By on May 10, 2012

Just-Auto issued a breathless press release with the hot news that the nasty Chinese government has said no to a joint venture between Japan’s Subaru and China’s Chery. If this sounds like deja vu to you, then you are an ace analyst. Send your CV to just-auto.

The story is ancient news. Last October, Fuji Heavy was told its application was denied because Subaru “is an affiliate of Toyota Motor Corp.” Toyota already has two joint ventures in China, and a company can’t have more. The argument sounded a bit belabored. However, two months later, the Chinese government issued an edict that discouraged new joint ventures between Chinese and foreign carmakers in a market that battles with overcapacity: “Sorry, we are closed!”

Just-auto fell victim to a press release by Subaru, which announced slight adjustments to Fuji Heavy’s “Motion-V” 5 year business plan. One of the changes is a belated realization that “it seems difficult to establish local production in China.” Therefore, “FHI will make a shift from local production scheme to car export scheme.” Except that there never was a local production scheme. Subaru will continue importing cars to China. Good luck with that.

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7 Comments on “Chinese Government Denies Subaru Joint Venture. Again?...”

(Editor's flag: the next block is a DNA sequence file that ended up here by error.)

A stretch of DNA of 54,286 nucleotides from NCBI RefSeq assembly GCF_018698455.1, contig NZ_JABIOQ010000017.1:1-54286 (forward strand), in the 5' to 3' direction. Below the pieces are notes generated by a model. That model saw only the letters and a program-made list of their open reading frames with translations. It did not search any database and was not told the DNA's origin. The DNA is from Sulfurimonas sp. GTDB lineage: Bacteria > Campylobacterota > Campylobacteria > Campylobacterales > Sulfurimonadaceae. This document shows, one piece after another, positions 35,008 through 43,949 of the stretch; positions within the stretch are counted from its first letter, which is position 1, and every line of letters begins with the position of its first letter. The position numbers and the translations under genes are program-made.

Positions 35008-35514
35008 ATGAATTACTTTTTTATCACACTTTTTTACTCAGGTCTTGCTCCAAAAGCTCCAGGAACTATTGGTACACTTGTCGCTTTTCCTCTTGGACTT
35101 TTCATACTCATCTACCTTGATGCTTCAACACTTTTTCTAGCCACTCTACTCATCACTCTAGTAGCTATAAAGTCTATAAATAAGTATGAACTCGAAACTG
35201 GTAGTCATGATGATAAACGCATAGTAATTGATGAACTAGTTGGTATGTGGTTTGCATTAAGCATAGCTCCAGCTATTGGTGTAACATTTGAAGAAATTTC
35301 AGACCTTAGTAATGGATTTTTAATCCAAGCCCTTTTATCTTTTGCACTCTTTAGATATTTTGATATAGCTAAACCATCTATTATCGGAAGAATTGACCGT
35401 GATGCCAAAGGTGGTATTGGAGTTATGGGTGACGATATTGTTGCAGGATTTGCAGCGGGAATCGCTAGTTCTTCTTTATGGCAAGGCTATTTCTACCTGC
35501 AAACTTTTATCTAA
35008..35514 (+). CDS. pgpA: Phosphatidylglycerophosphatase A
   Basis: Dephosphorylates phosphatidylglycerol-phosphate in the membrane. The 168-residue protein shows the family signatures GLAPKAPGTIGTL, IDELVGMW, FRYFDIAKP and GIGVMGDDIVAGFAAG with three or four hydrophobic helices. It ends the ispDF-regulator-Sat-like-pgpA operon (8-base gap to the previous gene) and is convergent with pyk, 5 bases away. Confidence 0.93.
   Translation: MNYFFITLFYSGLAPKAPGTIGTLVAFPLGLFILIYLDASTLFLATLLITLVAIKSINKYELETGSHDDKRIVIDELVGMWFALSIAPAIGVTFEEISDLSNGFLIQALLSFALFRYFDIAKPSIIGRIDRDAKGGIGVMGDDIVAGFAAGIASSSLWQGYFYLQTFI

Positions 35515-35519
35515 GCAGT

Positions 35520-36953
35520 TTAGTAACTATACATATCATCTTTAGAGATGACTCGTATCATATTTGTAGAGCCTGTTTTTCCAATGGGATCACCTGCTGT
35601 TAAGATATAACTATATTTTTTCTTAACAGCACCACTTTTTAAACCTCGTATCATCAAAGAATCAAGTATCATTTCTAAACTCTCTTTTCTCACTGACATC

• avatar
    Robert.Walter

    More like deja-meh.

  • avatar
    GS650G

    Modern Chinese schoolgirl costume meets Subaru sports car.

    • 0 avatar
      Educator(of teachers)Dan

      Sailor Moon-aru? Meh… a bit thin for me.

      Joint Ventures are pretty much old news at this point. Although it gave Bertel to run that picture. ;)

  • avatar

    Look hard enough and you’ll see a car in that picture!

  • avatar
    Astigmatism

    Well, the Chinese government is still nasty. It’s just that they’ve always been that way.

  • avatar
    multicam

    …does she come with the car?

  • avatar
    daveainchina

    This is something that Subaru could play to their advantage. While they won’t have VW/Buick level sales I feel fairly confident they can increase their market share regardless of the import tax.

    Too many Chinese don’t trust anything made in China even from JV etc. Many Chinese people have a perception that anything made in China is poor quality and everything in other countries is better. (I think the idea funny but they believe it so ehh whatever)

    A smart marketing campaign here in China could take advantage of this sentiment and help boost their sales. The one problem they have is that many Chinese feel that companies ship to China their rejects.. ie lower quality items. So they will have to overcome that problem which compared to the perception of things made in China should be easy.


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